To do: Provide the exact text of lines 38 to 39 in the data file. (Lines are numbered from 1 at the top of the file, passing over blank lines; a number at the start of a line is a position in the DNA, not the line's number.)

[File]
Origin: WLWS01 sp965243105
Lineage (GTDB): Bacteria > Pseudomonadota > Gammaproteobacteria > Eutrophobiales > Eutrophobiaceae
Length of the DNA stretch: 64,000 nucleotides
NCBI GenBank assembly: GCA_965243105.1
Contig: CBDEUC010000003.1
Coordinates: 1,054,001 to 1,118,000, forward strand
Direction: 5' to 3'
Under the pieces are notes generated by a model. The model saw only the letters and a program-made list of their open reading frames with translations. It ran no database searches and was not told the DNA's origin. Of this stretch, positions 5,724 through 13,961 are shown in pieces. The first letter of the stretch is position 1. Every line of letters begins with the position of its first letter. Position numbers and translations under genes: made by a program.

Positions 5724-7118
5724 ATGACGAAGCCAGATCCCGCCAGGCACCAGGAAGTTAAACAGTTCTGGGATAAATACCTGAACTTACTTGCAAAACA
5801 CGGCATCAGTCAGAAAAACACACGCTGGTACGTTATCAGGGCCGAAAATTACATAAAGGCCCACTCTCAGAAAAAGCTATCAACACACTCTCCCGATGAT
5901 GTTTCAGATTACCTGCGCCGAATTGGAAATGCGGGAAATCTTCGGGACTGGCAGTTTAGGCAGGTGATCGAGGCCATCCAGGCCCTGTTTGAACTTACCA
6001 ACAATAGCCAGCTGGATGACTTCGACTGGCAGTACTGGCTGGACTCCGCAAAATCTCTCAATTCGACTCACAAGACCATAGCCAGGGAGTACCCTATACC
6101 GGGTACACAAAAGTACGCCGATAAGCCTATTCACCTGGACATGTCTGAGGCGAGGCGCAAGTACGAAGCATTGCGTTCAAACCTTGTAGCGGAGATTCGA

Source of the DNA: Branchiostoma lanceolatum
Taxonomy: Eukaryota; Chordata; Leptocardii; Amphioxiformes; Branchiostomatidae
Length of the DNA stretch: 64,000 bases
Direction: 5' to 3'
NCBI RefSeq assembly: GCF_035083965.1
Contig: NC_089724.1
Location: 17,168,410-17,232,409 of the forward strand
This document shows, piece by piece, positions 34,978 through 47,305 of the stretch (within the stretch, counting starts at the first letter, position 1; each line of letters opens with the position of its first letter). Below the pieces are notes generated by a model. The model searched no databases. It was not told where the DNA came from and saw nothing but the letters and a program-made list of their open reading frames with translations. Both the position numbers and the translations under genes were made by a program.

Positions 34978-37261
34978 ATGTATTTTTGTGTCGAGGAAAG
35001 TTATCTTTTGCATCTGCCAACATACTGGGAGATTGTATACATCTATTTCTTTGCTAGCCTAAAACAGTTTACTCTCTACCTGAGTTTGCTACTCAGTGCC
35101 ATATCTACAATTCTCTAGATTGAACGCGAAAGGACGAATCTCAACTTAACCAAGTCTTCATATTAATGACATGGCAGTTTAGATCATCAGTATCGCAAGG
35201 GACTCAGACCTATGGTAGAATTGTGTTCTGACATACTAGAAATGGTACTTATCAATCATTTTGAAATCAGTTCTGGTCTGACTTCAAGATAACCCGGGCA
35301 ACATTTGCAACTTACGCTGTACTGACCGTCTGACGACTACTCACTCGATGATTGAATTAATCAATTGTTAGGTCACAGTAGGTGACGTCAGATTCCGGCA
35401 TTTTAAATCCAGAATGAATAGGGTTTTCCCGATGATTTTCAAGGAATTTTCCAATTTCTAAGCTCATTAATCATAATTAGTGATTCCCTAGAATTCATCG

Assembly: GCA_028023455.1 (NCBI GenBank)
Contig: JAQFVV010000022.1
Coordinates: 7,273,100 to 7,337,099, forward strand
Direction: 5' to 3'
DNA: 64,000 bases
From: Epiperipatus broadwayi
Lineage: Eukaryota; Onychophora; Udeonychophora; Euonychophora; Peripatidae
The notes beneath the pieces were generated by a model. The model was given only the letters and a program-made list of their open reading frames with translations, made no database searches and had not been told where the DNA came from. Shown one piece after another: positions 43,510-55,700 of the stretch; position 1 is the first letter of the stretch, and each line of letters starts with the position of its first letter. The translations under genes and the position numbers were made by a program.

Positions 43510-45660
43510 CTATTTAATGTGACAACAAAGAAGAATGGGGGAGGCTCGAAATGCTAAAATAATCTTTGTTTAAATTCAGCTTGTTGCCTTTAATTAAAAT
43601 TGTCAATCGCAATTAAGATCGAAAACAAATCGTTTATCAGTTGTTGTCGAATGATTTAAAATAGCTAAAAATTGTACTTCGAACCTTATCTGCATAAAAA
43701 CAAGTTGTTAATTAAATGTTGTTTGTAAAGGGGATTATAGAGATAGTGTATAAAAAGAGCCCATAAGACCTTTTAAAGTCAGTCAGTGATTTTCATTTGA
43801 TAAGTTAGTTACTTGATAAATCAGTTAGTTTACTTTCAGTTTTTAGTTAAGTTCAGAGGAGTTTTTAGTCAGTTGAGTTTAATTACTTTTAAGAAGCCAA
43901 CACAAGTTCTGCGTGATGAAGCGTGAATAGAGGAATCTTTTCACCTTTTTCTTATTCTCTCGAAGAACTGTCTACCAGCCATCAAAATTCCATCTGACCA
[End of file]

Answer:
Positions 43510-45660
43510 CTATTTAATGTGACAACAAAGAAGAATGGGGGAGGCTCGAAATGCTAAAATAATCTTTGTTTAAATTCAGCTTGTTGCCTTTAATTAAAAT